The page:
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Relativistic jets

Yuri Lyubarsky


The primary observational fact that emerged from studies of a large class of astrophysical sources is the occurrence of highly collimated outflows. On a galactic scale, jets are found emerging from radio galaxies and quasars powered by the release of gravitational energy near the supermassive black hole at the galaxy's center. The observed velocities in these jets reach 0.999 of the speed of light. Similar jets, though on a much smaller scale, can develop around the accretion disks of neutron stars and stellar black holes; these systems are often called microquasars. The relativistic jets are also invoked to explain the powerful cosmic gamma-ray
bursts even though they could not be resolved by our telescopes. All cosmic jet sources may be connected by a common basic mechanism. A promising model is magnetohydrodynamic acceleration by rotating, twisted magnetic fields. The basic idea is that a strong magnetic field threading the rotating central object (black
hole and the surrounding accretion disk) serves to convert the rotational energy to the outward directed Poynting flux. We study the basic properties of such electromagnetic jets paying special attention to physical mechanisms responsible for the transformation of the electromagnetic energy into the plasma and radiation energy.

Figure 1: Jet from the radio galaxy Virgo A in different bands. Figure 2: Jet from the quasar 3C175.


Yuri Lyubarsky


Enigmatic, rapidly pulsating radio sources, called pulsars, were discovered more than 40 years ago. They produce beams of radio waves which sweep around the sky like a lighthouse, often hundreds of times a second. Some of them generate also intense beams of gamma-rays. It was found that the beams are radiated out from rapidly rotating, extremely dense neutron stars; a typical pulsar is only around 10 km in diameter (with the mass as large as the solar mass!) and has a magnetic field trillions of times stronger than Earth’s. Such extreme physical conditions are well beyond those attainable in terrestrial laboratories and it is no wonder that, in spite of the great amount of effort that has been expended to understand physics of pulsars, the mechanisms that generate their intense radiation beams remain largely a mystery. We develop theoretical models of the electromagnetic emission from the relativistic plasma within the pulsar magnetosphere. Confronting the calculated emission pattern with observations would tell us a great deal about the fundamental physics behind pulsars.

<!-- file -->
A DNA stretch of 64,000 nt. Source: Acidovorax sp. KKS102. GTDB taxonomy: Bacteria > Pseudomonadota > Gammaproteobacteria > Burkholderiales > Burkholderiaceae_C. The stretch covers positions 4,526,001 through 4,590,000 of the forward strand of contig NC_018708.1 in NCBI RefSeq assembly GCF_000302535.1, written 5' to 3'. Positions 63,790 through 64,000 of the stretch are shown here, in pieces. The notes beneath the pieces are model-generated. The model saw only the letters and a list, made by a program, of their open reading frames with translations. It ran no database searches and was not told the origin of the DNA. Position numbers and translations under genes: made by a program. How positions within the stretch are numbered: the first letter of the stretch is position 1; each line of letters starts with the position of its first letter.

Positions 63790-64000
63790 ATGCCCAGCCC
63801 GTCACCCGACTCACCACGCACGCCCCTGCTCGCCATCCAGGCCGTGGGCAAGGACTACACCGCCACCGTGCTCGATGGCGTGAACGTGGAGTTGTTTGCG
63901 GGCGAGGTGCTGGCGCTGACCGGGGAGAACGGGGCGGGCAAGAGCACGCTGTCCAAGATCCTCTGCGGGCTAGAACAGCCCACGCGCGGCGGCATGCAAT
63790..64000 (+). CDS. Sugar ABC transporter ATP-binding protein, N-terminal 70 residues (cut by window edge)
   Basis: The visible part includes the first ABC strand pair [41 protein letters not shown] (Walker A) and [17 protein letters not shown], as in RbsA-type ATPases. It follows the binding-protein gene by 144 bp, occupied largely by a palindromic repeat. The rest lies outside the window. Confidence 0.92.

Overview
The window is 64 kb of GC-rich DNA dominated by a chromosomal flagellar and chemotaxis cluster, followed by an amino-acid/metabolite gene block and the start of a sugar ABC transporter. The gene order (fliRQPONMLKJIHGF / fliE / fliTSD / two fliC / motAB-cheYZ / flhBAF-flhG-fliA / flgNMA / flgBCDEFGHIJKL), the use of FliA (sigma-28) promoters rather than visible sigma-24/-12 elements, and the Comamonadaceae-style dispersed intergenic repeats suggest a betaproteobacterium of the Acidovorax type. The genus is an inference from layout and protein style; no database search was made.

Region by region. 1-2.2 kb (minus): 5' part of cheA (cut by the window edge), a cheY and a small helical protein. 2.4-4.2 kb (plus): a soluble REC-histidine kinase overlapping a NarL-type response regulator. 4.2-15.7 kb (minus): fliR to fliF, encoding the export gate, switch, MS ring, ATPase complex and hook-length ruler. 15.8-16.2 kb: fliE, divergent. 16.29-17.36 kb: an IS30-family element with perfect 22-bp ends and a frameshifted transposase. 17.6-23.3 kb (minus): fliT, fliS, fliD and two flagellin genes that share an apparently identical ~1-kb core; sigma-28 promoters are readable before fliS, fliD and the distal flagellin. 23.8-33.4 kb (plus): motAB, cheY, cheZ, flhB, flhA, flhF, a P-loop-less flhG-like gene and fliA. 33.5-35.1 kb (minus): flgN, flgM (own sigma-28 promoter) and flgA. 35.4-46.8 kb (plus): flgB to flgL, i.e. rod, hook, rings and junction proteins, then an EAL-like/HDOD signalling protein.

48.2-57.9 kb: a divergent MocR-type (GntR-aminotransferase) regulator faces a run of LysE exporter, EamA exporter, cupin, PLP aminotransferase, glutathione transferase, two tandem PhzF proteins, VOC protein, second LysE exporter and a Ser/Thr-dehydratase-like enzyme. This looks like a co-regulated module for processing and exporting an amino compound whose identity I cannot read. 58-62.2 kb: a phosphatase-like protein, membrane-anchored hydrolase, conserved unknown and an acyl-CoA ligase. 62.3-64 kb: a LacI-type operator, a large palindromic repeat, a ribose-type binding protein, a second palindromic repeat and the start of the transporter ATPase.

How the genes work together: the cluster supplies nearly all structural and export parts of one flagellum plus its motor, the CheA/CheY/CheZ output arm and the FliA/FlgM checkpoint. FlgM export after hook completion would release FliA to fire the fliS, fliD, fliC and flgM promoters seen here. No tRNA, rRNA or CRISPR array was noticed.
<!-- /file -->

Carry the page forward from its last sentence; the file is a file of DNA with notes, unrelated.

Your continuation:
Figure 1: Pulsar magnetosphere. Figure 2: Pulse shapes of a few pulsars from the radio to gamma-ray bands.

Collisionless shocks

Michael Gedalin


Shocks form in a supersonic flow which encounters an obstacle and has to suddenly decelerate to subsonically flow around the body. Alternatively, a gas expanding supersonically into ambient medium produces a shock moving ahead of the gas. Such shocks are very ubuquitous in space where they propagate in collisionless plasmas and generate high energy particles. The latter are responsible for the emission coming from such objects as supernovae remnants (Fig. 1) and gamma-ray bursts (Fig. 2) and their afterglows (Fig. 3). Collisionless shocks are wonderful natural laboratories which allow to learn fundamental processes such as particle dynamics in electromagnetic fields (which may be very peculiar and unexpected), acceleration to relativistic energies in natural accelerators, nonlinear interactions in plasmas and nonlinear structure formation. We study the internal structure of collisionless shocks (12) and the processes of the charged particle energization (345).

Figure 1: Supernovae Remnants Figure 2: Gamma Ray Bursts
Figure 3: Gamma Ray Burst Afterglow

Space Weather

Michael Gedalin

The Sun governs the life of the Earth. Solar-terrestrial relations occur not only via radiation coming to the Earth but also via time-varying plasma flow (Fig. 1). This solar wind is decelerated and diverted by the bow shock forming at the distance of about 10 Earth radii toward the Sun. The diverted plasma flows around the Earth, shaping a magnetosphere (Fig.2) with a long tail and a current sheet where the so called "magnetic reconnection" (Mov. 1) occurs, causing magnetic substorms (Mov. 2). We study the basic processes in this interaction: mirror waves generated behind the shock because ions are heated more in a direction perpendicular to the magnetic field (12), nonlinear waves propagate in plasma and steepen similar to "shallow water waves" (3), bow shocks are formed around the planets with or without global magnetic field and energize ions and electrons (456), magnetic field lines locally reconnect in the current sheet in an avalanching way (78).

Figure 1: The Solar Wind Figure 2: The Magnetosphere

Movie 1: Magnetic Reconnection (movavi)

Movie 2: Magnetic Substorms (movavi)